Melanoma: New Drugs and New Challenges (Part 1 of 2)


New targeted and immunotherapy drugs have changed the diagnosis of metastatic melanoma from a death sentence into a disease that can potentially be managed and even cured. Nevertheless, these new drugs do not work in all patients, or they may stop working after a transient response. This post (part one of two) will describe ongoing efforts to find drug combinations with higher efficacy than single drugs and decipher the mechanisms underlying drug resistance. Continue reading…


3-Year Follow-Up Data for Dabrafenib/Trametinib Confirm Results of Combo in Melanoma

Excerpt:

“Three-year follow-up data from the phase III COMBI-d study was presented at the 2016 ASCO Annual Meeting, revealing impressive overall survival (OS) and progression-free survival (PFS) data for the dabrafenib (Tafinlar) and trametinib (Mekinist) combination therapy for patients with BRAF-mutant metastatic melanoma.

“At the February 15, 2016 data cutoff for the 3-year analysis, 58% of patients remained on therapy. The 3-year PFS rate with the combination was 22% versus 12% with single-agent dabrafenib. The 3-year OS rate was 44% with dabrafenib plus trametinib compared with 32% with dabrafenib alone.

” ‘This is the longest OS follow-up among randomized phase III trials evaluating a BRAF plus MEK inhibitor in patients with BRAF-mutant metastatic melanoma,’ said lead investigator Keith T. Flaherty, MD, Massachusetts General Hospital Cancer Center and Professor of Medicine, Harvard Medical School. ‘With additional follow-up, and now 3-year maturity, dabrafenib plus trametinib continued to show significant benefit over dabrafenib monotherapy, despite crossover.’ ”

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Dabrafenib Active in BRAF-Mutant Metastatic NSCLC

Excerpt:

“Planchard et al found that the BRAF kinase inhibitor dabrafenib (Tafinlar) produced responses in previously treated and untreated patients with BRAF-mutant metastatic non–small cell lung cancer (NSCLC), according to a phase II trial reported in The Lancet Oncology. Activating BRAF V600E mutations are found in approximately 1% to 2% of lung adenocarcinomas.”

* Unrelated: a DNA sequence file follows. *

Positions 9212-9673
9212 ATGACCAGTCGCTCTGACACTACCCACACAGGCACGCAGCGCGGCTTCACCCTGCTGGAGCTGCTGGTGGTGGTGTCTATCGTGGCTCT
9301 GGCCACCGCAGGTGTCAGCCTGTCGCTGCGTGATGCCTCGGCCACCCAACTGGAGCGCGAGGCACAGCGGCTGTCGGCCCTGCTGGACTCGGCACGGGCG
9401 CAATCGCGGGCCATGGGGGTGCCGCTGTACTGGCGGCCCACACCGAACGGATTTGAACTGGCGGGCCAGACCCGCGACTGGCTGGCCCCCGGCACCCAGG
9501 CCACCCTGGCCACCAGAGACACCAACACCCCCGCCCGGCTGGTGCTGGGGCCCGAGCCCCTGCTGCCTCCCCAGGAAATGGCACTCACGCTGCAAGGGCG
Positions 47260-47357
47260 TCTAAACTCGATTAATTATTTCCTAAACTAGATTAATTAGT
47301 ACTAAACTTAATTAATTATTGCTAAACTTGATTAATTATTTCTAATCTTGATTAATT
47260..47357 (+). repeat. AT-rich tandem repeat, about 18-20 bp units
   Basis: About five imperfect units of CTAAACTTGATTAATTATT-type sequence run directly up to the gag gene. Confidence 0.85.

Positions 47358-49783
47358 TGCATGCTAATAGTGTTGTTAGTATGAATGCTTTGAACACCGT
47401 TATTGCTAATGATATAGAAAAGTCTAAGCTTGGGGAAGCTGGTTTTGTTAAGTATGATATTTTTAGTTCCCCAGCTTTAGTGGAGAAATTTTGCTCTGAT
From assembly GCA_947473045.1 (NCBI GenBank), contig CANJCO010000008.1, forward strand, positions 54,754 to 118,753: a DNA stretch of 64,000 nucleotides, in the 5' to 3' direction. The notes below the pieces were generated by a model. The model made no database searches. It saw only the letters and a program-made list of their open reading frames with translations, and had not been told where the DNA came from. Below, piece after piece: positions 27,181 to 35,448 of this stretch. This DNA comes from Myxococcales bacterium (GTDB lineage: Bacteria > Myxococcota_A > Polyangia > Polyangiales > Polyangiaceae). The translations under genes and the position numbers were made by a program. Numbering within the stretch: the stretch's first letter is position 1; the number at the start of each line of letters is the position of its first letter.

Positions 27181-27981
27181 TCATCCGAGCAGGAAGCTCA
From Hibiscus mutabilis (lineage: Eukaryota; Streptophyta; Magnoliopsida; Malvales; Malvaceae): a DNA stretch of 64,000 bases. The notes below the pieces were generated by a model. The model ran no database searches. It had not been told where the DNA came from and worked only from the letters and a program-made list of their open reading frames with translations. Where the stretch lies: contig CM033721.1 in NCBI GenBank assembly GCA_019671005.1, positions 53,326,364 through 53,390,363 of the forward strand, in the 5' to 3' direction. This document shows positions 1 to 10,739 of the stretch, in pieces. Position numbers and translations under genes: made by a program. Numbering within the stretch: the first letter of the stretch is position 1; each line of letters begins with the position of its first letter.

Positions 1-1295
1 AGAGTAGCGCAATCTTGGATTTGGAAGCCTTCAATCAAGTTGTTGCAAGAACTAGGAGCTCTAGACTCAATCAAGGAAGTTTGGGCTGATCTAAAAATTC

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Do you have questions about this story? Let us know in a comment below. If you’re wondering whether this story applies to your own cancer case or a loved one’s, we invite you to use our Ask Cancer Commons service.


Opdivo Plus Yervoy Gets FDA OK for Melanoma

“Indications for the blockbuster cancer drug nivolumab (Opdivo) have expanded again, as the FDA has approved the anti-PD-1 antibody in combination with ipilimumab (Yervoy) for treatment of unresectable or metastatic melanoma.

“The indication includes both BRAF-wild type and BRAF-mutant melanoma. At the same time, the FDA expanded the indication for single-agent nivolumb to include patients with previously untreated BRAF-wild type melanoma.

“Granted by the FDA’s accelerated approval process, the indication is the seventh for nivolumab, both indications leave the door open for the FDA to request confirmatory data or clinical trials. The approvals increase the number of nivolumab indications to seven, including four in melanoma, all granted since late 2014.”


Experts Grapple With Nuances of Navigating New Frontier in Melanoma

“Emerging data showing improved survival with targeted and immunotherapeutic approaches are rapidly altering the standard of care for patients with melanoma. For BRAF-positive patients with metastatic or unresectable melanoma, the standard of care includes a BRAF inhibitor in combination with a MEK inhibitor. For patients with or without BRAF mutations, there are immunotherapeutic options available in frontline and in resistant disease settings.

“Questions remain, however, in terms of how to optimally sequence and/or combine both targeted agents and immunotherapies. And, for BRAF-mutant disease, when is it appropriate to switch from a targeted approach to an immunotherapeutic one?”


Video: Dr. Omid Hamid on Vemurafenib and Atezolizumab in Melanoma

“Omid Hamid, MD, Chief, Translational Research and Immunotherapy, Director, Melanoma Therapeutics, The Angeles Clinic, discusses a recent trial investigating the combination of vemurafenib and atezolizumab in melanoma in patients with previously untreated BRAF-positive unresectable or metastatic melanoma.